Wetsuit neoprene

Wetsuit Neoprene

Neoprene is a type of synthetic rubber made by polymerization of chloroprene invented by DuPont in 1931. Neoprene is resistant against most chemicals and can be used in a wide range of temperatures while it remains flexible. It is the best material to be used for insulation, especially insulation against temperature differences. Therefore, neoprene is the best material to be used to produce wetsuits. It can be fit tight around the body, stay flexible and protect you from hypothermia while surfing in cold waters or during long surf sessions. The main ingredient of wetsuit neoprene is the element carbon (C), which can be derived from oil. Alternatively, from more environmentally friendly limestone or other sources with high carbon content. There are many types of neoprene available with different characteristics, price, application and impact on the environment. Neoprene is also known as CR neoprene, Limestone neoprene, or Polychloroprene.

Neoprene foam

The main ingredient used in a wetsuit, about 80%, is neoprene foam. Foam is the result of the neoprene production process. Polychloroprene rubber chips are heated up, coloured black and mixed with a foaming agent. This makes the liquid neoprene foam up where it expands into a mould. After the foaming process, it is sliced in different thickness. This is when neoprene panel thicknesses are determined. Neoprene foam can be heat treated to change into single lined neoprene. Alternatively, it can be lined with a jersey on both sides as double-lined neoprene. Different grades of foam have different capabilities and characteristics. For example, differences in stretch or elongation, the amount of resistance to UV and Ozone, different impact or compression strength, etc. Usually, the more flexible and softer the foam, the more high-end it is. Let’s find out more about the different neoprene types available.

CR neoprene, oil or limestone-based.

The most commonly used neoprene type in most industries is CR neoprene, also known as Chloroprene rubber, CR or Polychloroprene. A synthetic rubber produced by polymerization of chloroprene. It has similar characteristics to natural rubber but is far easier to produce on a bigger scale. Chloroprene rubber exhibits good chemical stability and maintains flexibility over a wide temperature range. We know Neoprene as the main ingredient of wetsuits, but in different grades, it can also be used in other products. For example, laptop sleeves, orthopedic braces, electrical insulation, liquid and sheet applied elastomeric membranes.  In the automotive industry its mostly used in products such as fan belts. CR neoprene can be made out of oil, which is harmful to the environment. Instead, some manufacturers use a more high-end type of CR rubber foam that is limestone-based instead of oil-based. This has far less impact on the environment.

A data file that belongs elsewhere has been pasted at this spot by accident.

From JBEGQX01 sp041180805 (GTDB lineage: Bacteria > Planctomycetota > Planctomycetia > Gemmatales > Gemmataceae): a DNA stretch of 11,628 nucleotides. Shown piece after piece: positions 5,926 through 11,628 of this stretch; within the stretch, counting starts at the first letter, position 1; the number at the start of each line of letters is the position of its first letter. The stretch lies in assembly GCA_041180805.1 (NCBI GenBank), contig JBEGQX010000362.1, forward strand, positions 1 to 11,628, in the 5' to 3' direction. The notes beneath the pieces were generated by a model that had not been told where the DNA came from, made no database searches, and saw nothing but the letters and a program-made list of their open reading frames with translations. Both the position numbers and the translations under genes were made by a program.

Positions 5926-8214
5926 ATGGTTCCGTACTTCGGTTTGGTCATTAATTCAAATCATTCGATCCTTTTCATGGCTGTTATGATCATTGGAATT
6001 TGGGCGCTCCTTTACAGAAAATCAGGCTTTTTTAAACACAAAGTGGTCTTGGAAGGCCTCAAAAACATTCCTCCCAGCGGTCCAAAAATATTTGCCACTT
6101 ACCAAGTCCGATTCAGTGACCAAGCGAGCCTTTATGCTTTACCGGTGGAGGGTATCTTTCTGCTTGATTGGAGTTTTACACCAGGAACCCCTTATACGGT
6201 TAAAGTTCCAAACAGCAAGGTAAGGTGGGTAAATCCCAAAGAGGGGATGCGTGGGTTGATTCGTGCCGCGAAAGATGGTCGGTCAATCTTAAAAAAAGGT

Petroleum-based neoprene

Petrol based neoprene is the traditional method of making neoprene as invented in the 1950s. Petrol based CR neoprene is still used in a lot of wetsuits but this is much less environmentally friendly than the newer, cleaner versions of neoprene available, such as limestone neoprene.

Eco-friendly neoprene

The invention of limestone neoprene made a big impact on wetsuit manufacturing, which transformed the high-end wetsuit industry to become more durable and environmentally friendly. Some companies have different names for their more environmentally friendly neoprene. You might have heard of Japanese Yamamoto neoprene, which is used in some high-end wetsuit models. Other versions of limestone neoprene are Bioprene, made from seashells and Geoprene wetsuits. Yulex is another alternative neoprene made out of natural rubber which unfortunately has limited availability. Some brands have chosen to manufacture with limestone neoprene, which has the lowest carbon footprint in modern neoprene production. The use of limestone neoprene is an effort to make wetsuits as sustainable as possible.

Limestone neoprene

In the 1960s, a new way of making neoprene was invented. The main neoprene compound remains chloroprene, but instead of using dirty petroleum-based ingredients it now uses calcium carbonate from limestone. Limestone is mainly mined and Japan where it is transformed into rubber chips. These chips are melted down in an oven and go through a chemical process. The melted substance is infused with air bubbles and baked into a block of neoprene foam. This block is then sliced in any neoprene thickness needed to make your wetsuits, ranging from 0.4mm to 10mm thickness and everything in between. The elongation, flexibility and insulation characteristics of limestone neoprene are the same or better than its predecessor petroleum-based neoprene but are way less harmful to the environment. This makes limestone neoprene one of the most flexible warm and most eco friendly neoprene types out there.

Japanese Neoprene

Japan is known for its high-end neoprene production. From rubber chips to CR neoprene blocks to sliced and laminated ready to use sheets and even complete wetsuits. Denka is one of the largest limestone chips manufacturers that produce limestone rubber chips for most of the world’s neoprene sheet production. Another Japanese company Yamamoto is a manufacturer of neoprene sheets and wetsuits made out of limestone rubber chips. One of the neoprene types they produce is called Geoprene.

Natural rubber, Yulex neoprene

A completely different way of making wetsuits is using natural rubber. Locally known as caoutchouc, the material harvested from the latex saps of rubber trees. It mainly consists of polymers of the organic compound isoprene and water. Rubber trees grow in tropical areas around the world. Natural rubber is used as the main ingredient to make neoprene types like naturalprene or neoprene free Yulex Pure. These types of natural rubber neoprene still require about 25% of synthetic neoprene to be mixed into the process to enhance the lifespan, elongation, and quality to get close to CR neoprene.

SBR foam